This post is part of a blog series about life at sea. Before you get stuck in, be sure to read the Introduction post. This explains some background information and what the series will entail, so that you know what more there is to look forward to!
There is something I should quickly explain about life at sea. Whatever job role you have on board is like no other job you’ll encounter. Each day is different, depending on a variety of things; if you’re at land that day, out in the ocean all day (otherwise known as a ‘sea day’), where you are in the world, who you’re with, and how long you’ve been working there. With all of these circumstances taken into consideration, no day at sea is quite the same, making it difficult to give a true definition of a ‘day in the life of’ any crew member.
In order to give you an idea of a typical day, questions will be answered with a range of tasks that get carried out on a Sea Day and Land Day separately. For those of you who are interested in finding out about other job roles on board, I aim to follow this post on with more insight into some of my friends’ roles, so stay tuned!
For this post, I asked my friend Ashleen to give me the inside scoop on life as an on board Shop Assistant. Before we get started, I’d just like to say a massive thank you to her, for sharing this part of her life with us all. It’s fascinating to hear what the different job roles entail on board, and I imagine that the life of a ‘Shoppie’ (On board nickname) will be very much sought after, following this post!
Now without further ado…
A day in the life of a Cruise Ship Shop Assistant
So Ashleen, tell us a little bit about a typical Sea day…
‘For Shoppies, a typical sea day starts at 8:45am. We gather outside the shops and the Manager takes us in to have a team meeting before we open. We normally discuss the days promo, what the target is for the day and any other events we have going on throughout the day e.g. Champagne shopping 15% of cigarettes and alcohol. There are kind of two different parts to the shops; one being the actual shops themselves, the other being the promo tables. At opening all the promo tables are taken out into the atrium, manned by the promo team who sell whatever is on promotion that day.’
‘Throughout a sea day we get 2 separate 1 hour breaks one in the morning and one in the eve pretty much always used for a nap and a quick bite to eat! Shops close at 10 but the next days promo needs to be set up before we leave so normally we leave around 10:30-10:45pm after a quick team meeting discussing the days trade! Once that’s all done and dusted it’s time to hit the crew bar!’
Sounds like you’re pretty busy on Sea days!
So what’s expected on a typical Land day?
‘The shops on board are duty free, so when we dock at a port the shops are not allowed to open. Free time for the Shoppies which is pretty much envied by every other department on board! We’re mostly free to get off and do what we want, with the exception of IPM days; for the Shoppie team this normally falls in and around every 4-5 ports.’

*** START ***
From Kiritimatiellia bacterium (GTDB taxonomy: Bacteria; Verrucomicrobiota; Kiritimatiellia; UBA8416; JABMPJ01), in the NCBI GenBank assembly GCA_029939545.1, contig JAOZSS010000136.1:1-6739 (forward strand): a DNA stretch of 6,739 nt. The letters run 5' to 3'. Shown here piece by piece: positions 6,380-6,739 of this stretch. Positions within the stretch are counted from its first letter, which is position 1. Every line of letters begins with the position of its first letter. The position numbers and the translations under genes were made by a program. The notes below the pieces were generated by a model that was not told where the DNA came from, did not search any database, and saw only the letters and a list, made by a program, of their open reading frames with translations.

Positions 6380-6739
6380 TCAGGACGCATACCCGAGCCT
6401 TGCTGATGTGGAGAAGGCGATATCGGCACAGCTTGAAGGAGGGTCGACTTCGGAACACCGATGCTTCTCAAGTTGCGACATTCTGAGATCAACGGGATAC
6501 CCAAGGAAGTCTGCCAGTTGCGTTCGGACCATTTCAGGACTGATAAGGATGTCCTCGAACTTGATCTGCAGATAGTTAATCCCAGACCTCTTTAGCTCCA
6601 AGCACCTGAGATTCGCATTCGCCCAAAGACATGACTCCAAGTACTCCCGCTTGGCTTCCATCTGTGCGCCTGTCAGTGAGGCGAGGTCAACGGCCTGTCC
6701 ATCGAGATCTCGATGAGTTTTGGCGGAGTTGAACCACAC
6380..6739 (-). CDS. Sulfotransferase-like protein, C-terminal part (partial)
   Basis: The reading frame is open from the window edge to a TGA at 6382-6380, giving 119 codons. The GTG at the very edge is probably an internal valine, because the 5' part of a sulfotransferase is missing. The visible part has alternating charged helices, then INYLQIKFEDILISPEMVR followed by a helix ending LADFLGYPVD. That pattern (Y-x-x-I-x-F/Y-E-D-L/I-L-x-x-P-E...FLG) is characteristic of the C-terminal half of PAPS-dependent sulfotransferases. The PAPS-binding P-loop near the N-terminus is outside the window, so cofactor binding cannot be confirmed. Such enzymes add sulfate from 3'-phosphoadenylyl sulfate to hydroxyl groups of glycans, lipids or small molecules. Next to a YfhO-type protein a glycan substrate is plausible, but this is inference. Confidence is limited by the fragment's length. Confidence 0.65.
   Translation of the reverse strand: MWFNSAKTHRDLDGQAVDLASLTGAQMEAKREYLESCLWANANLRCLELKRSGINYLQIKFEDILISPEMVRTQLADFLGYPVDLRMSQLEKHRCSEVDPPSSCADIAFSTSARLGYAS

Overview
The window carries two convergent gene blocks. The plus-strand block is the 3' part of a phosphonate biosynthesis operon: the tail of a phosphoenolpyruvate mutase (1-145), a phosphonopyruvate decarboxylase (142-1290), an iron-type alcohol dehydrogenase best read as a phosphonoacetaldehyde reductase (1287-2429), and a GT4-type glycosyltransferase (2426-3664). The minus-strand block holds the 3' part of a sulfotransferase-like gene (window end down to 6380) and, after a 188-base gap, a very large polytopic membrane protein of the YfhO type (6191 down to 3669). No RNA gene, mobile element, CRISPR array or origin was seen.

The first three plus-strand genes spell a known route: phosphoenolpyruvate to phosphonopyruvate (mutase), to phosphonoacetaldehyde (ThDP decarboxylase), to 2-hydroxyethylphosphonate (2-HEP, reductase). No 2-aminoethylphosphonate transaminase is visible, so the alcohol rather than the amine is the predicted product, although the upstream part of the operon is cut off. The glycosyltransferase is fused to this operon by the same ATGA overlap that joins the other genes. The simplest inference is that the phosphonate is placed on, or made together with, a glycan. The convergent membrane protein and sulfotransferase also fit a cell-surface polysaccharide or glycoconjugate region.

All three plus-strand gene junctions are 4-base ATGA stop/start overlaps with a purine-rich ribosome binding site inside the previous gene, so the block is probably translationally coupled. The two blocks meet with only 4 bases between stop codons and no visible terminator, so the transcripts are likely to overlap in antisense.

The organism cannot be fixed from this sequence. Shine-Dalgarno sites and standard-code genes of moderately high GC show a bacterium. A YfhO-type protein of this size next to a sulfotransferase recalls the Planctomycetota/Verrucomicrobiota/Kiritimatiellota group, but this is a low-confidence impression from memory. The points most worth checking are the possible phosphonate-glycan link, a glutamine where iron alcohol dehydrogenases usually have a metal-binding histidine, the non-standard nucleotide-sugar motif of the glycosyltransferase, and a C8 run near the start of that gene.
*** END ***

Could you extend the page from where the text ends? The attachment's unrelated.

‘Port days are the reason we are all there. My port days were spent watching the northern lights in Norway, swimming with turtles in Barbados, or getting burnt on a beach in Spain! Haha! On a port day, Shoppies begin work 15 mins after all on board is announced. The shops cannot open until the ship has pulled away from the port. We work until 11pm normally with a half hour break. By the time set up for the next day is done it’s 11:30-11:45pm, and we’re off to the crew bar again!’
Port days sound great!
What about time off on board?
‘You can earn evenings off by hitting target. If we manage to hit target the Manager will organise nights which we can have off. We split into groups, and each group takes turns to have the night off. People do all sorts; relax in their cabin, have an early night to catch up on much needed sleep, etc. Most people head for dinner in the on board restaurant, watch a show and have a few cocktails.’
Lastly, how long does a Shop Assistants’ contract last?
‘A Shoppies’ contract will normally last 6 months, with the option of possibly extending for up to 2 months. There can be anything from 2 weeks to a 3 month break between contracts, depending on the ship you’ve asked to be on next, and availability.’
So there you have it – a typical land and sea day in the life of a Cruise Ship Shop Assistant. Both Ashleen and I hope that this inside information proves useful to you; hopefully it will even inspire some of you to join sea for yourselves! Each job has its’ rewards and drawbacks, but it’s more than worth it; working at sea is the adventure of a lifetime.
If you liked this post and would like a travel piece to read before the next post in the series is out, why not try the previous post A day in the life of a Cruise Ship Photographer. There’s also one called 10 things every Cruise Ship worker needs to pack before their first adventure – Something to help if you’re considering starting a life at sea. Lastly, I’ve linked a few of my social media accounts below, if you would like to stay updated on the series. I look forward to sharing more with you!